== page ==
THE INEVITABILITY OF SELF-ORIENTATION:
THE MANY TYPES AND WHICH ONES TO USE TO GET THE MOST OUT OF SELF
That we are self-oriented is as inevitable as that we have cells that are born and die within us, that we must breathe, that we must intake substances from our environment and that we must get rid of these from our body back into our environment. Even the word “selfless” contains “self” as 50% of it and indicates a focus on self.
In order to clarify and improve our relationships to ourselves (“our selfs”), we first need to understand what the self is, what that means in terms of how we experience it (i.e. ourself) and how we can derive the greatest benefit from it.
First, it is beneficial if we look at the various forms of self-orientation people both exhibit and aspire to:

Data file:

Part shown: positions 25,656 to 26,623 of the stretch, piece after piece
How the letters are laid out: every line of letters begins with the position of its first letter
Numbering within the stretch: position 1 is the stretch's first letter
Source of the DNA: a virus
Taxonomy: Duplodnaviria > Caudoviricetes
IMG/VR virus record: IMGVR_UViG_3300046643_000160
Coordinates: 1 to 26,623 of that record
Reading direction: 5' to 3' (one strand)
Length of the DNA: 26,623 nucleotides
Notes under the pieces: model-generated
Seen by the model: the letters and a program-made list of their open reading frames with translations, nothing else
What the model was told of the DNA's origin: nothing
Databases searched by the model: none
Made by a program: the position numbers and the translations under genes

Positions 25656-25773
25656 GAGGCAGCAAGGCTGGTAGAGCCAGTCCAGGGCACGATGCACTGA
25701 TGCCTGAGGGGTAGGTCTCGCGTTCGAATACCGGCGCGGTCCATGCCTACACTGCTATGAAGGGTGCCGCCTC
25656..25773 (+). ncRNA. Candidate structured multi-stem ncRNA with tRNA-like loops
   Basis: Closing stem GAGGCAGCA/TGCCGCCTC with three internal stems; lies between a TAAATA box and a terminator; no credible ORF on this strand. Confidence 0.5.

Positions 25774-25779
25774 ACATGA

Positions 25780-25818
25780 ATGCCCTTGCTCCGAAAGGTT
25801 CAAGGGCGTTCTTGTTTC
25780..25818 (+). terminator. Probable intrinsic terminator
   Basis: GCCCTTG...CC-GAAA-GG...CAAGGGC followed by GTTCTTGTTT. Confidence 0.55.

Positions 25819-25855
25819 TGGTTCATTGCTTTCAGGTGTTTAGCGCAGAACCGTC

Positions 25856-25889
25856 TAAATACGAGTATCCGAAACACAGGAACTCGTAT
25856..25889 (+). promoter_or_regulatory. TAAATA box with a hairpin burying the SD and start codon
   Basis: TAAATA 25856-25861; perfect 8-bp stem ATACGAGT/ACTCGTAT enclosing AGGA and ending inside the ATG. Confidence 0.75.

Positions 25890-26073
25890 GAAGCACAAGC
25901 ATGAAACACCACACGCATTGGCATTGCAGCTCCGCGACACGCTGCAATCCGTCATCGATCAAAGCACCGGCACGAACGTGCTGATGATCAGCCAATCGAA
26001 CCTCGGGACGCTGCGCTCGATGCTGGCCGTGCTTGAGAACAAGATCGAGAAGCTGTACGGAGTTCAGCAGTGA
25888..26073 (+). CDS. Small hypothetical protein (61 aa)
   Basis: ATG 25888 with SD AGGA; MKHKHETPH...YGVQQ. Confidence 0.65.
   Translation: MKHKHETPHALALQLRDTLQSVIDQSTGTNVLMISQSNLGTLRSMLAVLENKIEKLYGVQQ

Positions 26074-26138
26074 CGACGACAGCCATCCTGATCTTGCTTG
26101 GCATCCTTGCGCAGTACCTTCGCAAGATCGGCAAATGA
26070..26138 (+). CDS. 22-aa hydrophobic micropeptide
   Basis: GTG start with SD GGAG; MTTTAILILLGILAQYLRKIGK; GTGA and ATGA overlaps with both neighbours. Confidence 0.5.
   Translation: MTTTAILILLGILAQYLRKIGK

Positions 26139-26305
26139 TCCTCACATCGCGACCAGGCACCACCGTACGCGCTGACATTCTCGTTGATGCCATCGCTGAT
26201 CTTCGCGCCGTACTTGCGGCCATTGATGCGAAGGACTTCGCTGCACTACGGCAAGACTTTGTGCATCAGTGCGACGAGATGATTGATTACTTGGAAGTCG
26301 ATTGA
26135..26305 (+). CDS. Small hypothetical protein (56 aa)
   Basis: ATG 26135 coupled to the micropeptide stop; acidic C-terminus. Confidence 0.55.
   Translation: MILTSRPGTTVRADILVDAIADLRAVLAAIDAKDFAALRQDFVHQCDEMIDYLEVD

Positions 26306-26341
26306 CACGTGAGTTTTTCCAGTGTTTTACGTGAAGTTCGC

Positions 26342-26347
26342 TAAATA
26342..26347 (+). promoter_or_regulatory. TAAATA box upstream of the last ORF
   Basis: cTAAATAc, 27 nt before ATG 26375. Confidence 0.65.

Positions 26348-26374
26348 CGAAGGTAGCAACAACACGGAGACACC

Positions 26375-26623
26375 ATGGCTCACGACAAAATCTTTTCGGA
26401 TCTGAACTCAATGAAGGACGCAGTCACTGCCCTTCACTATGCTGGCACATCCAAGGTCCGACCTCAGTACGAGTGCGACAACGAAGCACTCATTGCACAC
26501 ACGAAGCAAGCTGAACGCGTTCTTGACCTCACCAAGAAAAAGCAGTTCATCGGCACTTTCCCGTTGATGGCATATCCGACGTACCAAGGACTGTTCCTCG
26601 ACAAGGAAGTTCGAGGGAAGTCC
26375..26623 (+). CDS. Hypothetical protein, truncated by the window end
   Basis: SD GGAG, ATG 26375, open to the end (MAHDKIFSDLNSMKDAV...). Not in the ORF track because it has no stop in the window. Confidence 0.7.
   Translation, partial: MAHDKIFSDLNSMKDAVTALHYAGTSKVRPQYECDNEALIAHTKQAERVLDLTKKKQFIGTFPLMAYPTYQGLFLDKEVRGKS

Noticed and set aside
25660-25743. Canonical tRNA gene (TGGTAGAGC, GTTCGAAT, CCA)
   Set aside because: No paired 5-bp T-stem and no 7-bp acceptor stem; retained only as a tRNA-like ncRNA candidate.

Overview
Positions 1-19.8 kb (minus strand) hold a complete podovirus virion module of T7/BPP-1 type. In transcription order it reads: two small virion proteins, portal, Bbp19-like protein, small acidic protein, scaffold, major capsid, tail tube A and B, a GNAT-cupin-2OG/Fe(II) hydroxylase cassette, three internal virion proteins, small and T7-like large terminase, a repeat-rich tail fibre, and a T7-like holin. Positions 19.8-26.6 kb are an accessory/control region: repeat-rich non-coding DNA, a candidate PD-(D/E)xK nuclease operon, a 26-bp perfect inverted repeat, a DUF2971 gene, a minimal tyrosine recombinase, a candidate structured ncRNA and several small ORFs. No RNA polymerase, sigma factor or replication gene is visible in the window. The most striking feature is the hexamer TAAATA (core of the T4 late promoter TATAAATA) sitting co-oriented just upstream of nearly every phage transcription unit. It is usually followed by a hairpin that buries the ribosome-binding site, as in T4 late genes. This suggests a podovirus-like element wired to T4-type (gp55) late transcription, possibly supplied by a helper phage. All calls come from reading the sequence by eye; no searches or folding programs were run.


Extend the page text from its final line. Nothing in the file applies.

1) Self-ish-ness: Actually, short of the best type of self-orientation, which I will identify last on the list, this is the best form of self-orientation of all the others. It is the conscious awareness that you care about yourself and that protecting and benefitting yourself feels better and creates greater benefit in your life than concerning yourself with others’ well-being. From the limited, partial perspective with which we understand truth and reality, a totality of the universe that we cannot possibly know but a tiny part of, it makes sense to be concerned with our survival, our well-being, our comfort and our pleasure, for that is all we palpably experience as inseparable from us and dependent on our attention to it. But our inability to have omniscience is precisely why this orientation is dangerous, false and unreliable. Although it seems perfectly reasonable and accurate that our being our self is our body, our mind, our spirit, our looks, the clothes we wear, our sexual orientation, the color of our skin, the religion we practice, our bank account, the car we drive, the home we own or not—identification with all these forms of self-identification simply because they are palpable to us as ourself is not at all reasonable and certainly not accurate. How could it be? Since we don’t know everything that is in this universe, how can we be sure of knowing everything about ourself? The point is we must take care not to confuse semblance with reality. The earth seems flat, the sun seems to move around the still earth, our body, looks and how much money we have seem to identify who we are. I think you got my point by now.